Red Lemonade, 2014
The most powerful word in a Lynne Tillman sentence is or.
On funerals: “A funeral might be plain as a pine coffin or theatrical.” On attending the Rolling Stones’ first New York concert in 1965: “We sat in the balcony, or we sat downstairs.” On the moment before she met Paul Bowles: “My life was about to change or stay shockingly the same.”
This is not a noncommittal or, a milquetoast or. It’s not indecisive. It’s an or that makes a claim: or as both/and, but more economical. For a long time, I’ve wondered how prose can achieve the simultaneity that music does. Not the complexity of an orchestra, but the dry, skeletal tension of a song by the Minutemen: guitar on top of bass on top of drums.
Tillman’s or doesn’t implicitly value one side over another, as I might say, “I’m going to finish grading these papers, or I might give up and watch another episode of Scandal.” Tillman’s orisn’t manipulative. Like Harry Mathews says, in an interview with Tillman, discussing Jane Bowles: “She achieves miracles by just putting one ordinary sentence after the other and she never indicates the way you’re supposed to feel about it.”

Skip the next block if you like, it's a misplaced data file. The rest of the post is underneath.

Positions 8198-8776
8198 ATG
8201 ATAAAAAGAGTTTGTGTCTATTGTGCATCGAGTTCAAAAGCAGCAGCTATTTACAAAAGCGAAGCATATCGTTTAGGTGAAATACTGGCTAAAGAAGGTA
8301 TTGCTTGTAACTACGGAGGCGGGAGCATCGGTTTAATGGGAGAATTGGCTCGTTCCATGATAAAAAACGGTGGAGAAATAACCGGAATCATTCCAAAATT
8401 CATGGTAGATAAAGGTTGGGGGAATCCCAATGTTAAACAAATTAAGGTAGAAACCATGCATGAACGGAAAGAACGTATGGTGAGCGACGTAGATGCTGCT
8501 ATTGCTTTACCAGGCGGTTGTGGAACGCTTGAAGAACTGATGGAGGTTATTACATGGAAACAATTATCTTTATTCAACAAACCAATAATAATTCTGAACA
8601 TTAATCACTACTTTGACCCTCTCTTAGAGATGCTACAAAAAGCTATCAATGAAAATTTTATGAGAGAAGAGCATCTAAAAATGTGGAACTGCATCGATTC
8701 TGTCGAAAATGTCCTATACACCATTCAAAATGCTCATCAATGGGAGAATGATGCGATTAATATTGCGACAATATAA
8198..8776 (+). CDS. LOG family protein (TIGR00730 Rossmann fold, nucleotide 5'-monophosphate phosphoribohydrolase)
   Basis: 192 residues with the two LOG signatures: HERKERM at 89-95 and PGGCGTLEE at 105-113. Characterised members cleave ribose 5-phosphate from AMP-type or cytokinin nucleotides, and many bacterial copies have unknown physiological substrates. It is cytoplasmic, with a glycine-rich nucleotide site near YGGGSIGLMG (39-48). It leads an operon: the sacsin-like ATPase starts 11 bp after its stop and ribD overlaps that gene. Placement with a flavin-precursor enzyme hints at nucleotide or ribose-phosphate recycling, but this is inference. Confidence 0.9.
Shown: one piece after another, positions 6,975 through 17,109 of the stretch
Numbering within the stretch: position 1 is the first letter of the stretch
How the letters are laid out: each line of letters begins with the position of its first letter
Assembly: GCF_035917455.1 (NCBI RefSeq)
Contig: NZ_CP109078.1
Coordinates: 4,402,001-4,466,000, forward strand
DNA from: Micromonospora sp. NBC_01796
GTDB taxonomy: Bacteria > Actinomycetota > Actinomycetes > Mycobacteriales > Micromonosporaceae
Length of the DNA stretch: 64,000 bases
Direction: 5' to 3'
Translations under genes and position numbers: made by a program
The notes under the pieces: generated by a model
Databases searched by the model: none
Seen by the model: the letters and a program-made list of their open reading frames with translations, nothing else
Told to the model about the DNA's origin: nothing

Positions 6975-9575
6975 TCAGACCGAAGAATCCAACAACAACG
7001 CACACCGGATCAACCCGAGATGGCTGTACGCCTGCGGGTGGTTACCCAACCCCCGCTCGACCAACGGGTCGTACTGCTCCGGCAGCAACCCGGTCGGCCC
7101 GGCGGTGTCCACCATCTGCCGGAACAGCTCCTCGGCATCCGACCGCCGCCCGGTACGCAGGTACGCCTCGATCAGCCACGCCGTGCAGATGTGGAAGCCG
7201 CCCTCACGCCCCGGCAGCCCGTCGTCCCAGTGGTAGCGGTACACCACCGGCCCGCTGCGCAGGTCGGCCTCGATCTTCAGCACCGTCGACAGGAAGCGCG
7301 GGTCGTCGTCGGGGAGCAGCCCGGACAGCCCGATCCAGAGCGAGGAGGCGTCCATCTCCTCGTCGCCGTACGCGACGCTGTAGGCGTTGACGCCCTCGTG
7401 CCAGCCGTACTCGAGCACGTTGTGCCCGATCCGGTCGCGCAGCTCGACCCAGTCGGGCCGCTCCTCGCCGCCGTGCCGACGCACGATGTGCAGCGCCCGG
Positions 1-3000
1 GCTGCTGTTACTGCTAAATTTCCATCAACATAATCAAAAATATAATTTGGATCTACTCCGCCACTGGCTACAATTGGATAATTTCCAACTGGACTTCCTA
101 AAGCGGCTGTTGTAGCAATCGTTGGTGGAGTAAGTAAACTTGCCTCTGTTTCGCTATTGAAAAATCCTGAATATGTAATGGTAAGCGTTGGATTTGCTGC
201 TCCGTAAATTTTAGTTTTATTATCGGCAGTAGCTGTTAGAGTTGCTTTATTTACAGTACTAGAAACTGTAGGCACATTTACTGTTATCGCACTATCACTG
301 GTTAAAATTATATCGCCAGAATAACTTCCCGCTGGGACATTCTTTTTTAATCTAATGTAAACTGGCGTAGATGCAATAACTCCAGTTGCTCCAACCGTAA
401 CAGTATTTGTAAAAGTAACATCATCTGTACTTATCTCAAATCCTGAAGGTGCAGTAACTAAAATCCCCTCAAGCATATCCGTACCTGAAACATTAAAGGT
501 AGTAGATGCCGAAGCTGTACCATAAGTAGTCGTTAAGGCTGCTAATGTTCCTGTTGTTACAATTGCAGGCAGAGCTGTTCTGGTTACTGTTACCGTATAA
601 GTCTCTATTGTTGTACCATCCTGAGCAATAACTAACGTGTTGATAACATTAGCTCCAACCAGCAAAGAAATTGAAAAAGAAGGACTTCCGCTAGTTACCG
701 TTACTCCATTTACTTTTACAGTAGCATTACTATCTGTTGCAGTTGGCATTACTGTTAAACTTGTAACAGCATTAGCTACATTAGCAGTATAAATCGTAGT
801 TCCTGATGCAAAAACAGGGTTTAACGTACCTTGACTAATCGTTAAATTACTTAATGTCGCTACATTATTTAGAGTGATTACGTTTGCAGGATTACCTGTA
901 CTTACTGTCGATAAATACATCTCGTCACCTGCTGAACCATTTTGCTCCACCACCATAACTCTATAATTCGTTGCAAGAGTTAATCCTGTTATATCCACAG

Tillman’s or says you can feel this way or that way or the ways in between. Tillman’s or is “deliquescent,” a term that describes a melting process, but also means the manner in which certain trees (oaks) branch or fork off to form new branches with similar dimensions. Nothing in a Tillman sentence melts.
In “Decade-ism,” Tillman writes: “I regularly question my preferences. Why I like or dislike writing, a photograph. I don’t trust experience, even if it has shaped me; I don’t fervently trust what I think or believe, while I believe it still.” What Would Lynne Tillman Do? is, in many ways, a record of Tillman’s preferences; the book collects criticism, interviews, reviews, profiles, and columns of hers, published in various publications (including this one) during the last two decades or so.
But the collection is more than, as Tillman says about John Waters’s Role Models, “a portrait of the artist as a collage of his influences.” What creates the book’s dynamic intellectual energy and abundant generosity is Tillman’s recognition that her tastes might change, even contradict each other, and that the claims she makes include the possibility of other claims—and moments contain other moments, and feelings, other feelings.
On Warhol’s a: A Novel: “Every moment is precious or boring.” My mind deliquesces—another oak branch, and another, and another.